25th March is the Feast Day of Saint Genevieve, the Patchwork Saint.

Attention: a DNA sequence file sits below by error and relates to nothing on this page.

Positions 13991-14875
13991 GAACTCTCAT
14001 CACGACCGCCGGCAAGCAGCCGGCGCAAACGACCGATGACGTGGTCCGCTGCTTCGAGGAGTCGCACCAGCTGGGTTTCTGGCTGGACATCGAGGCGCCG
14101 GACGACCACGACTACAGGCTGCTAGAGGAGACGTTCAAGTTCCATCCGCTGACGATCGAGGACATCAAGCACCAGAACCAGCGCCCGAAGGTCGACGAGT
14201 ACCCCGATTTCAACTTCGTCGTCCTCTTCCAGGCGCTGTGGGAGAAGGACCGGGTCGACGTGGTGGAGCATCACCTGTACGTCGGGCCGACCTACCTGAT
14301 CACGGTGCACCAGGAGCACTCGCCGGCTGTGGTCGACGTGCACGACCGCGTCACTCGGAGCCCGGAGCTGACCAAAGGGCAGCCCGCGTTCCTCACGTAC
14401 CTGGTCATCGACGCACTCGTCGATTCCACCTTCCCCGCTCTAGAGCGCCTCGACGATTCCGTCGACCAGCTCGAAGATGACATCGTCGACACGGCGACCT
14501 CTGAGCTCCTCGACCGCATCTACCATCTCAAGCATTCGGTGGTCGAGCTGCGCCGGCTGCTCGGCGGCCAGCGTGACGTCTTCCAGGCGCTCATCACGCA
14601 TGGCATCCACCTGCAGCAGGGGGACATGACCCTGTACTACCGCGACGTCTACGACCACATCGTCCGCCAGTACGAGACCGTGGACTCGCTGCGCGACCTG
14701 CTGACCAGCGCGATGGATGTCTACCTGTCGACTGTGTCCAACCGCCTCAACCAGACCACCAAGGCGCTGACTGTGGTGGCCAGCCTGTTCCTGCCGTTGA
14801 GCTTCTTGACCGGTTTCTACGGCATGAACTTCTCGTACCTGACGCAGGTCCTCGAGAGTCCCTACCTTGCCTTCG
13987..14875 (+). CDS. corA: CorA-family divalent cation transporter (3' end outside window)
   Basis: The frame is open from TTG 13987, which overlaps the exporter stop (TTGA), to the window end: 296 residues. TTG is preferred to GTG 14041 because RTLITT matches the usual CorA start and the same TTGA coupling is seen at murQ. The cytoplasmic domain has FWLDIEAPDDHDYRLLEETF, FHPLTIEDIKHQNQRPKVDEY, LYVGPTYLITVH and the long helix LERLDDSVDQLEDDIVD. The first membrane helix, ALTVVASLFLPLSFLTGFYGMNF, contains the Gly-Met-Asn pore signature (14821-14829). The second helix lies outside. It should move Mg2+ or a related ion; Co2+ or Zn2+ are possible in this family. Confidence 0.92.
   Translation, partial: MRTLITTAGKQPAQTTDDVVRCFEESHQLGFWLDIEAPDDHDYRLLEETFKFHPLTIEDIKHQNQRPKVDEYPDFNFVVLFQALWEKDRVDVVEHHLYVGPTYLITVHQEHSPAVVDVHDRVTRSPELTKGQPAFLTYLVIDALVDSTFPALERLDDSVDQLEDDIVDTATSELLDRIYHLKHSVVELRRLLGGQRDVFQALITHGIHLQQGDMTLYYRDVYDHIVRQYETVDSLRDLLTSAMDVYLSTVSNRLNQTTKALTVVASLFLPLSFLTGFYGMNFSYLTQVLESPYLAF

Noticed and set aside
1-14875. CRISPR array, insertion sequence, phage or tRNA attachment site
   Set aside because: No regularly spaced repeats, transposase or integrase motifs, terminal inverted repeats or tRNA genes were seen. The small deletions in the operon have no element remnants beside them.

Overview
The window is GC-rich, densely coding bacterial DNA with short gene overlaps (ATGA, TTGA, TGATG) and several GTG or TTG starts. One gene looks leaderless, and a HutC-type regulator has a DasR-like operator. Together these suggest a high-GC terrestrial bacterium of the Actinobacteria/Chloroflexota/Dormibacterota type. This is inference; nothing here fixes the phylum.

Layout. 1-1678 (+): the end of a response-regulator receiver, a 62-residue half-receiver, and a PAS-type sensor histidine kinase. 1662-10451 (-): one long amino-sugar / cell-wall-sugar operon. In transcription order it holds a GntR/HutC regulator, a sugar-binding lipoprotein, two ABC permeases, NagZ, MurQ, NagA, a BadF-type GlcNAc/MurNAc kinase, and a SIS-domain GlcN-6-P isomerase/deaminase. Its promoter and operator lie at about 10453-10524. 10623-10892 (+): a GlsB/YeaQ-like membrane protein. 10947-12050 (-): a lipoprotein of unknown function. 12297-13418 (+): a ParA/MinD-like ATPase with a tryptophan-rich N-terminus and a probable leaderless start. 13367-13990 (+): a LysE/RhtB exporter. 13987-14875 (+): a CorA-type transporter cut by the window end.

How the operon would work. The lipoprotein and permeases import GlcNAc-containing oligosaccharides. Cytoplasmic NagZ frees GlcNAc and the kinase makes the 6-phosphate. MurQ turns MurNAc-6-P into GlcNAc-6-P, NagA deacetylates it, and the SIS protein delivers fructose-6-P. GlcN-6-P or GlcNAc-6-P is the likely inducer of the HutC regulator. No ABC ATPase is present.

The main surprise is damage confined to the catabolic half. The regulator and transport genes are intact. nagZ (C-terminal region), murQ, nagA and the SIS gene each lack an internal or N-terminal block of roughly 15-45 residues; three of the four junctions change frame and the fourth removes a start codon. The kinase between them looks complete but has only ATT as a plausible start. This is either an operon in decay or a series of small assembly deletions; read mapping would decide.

Legend has it that her convent was threatened by an enormous beast, frequently portrayed as a human-headed bull or manticore. It is said that the animals of the stable, horse and donkey, cow and ox and chickens and even the small birds in the garden came to her and offered their skins. How exactly they did this is not clear, although iconography shows it as a rather bloodless affair with the animals shrugging their hides off as if wearing coats. She sewed their hides together with every bit of cloth in the convent, into the shape of a dragon, placing the altar cloth over the beast's heart. The nuns of the convent stuffed the dragon with straw and it came to life and fought the monster threatening their home. The monster was defeated and the saint carefully unstitched her work, giving each animal back its skin in turn. There is a folk legend that the section of the dragon containing the turkey's head-feathers was damaged in the battle and the turkey's face has been naked ever since, but this is obviously a fanciful legend. Icons of Saint Genevieve portray her as a woman with clock and cowl, wielding a needle, with an enormous patchwork dragon in the background.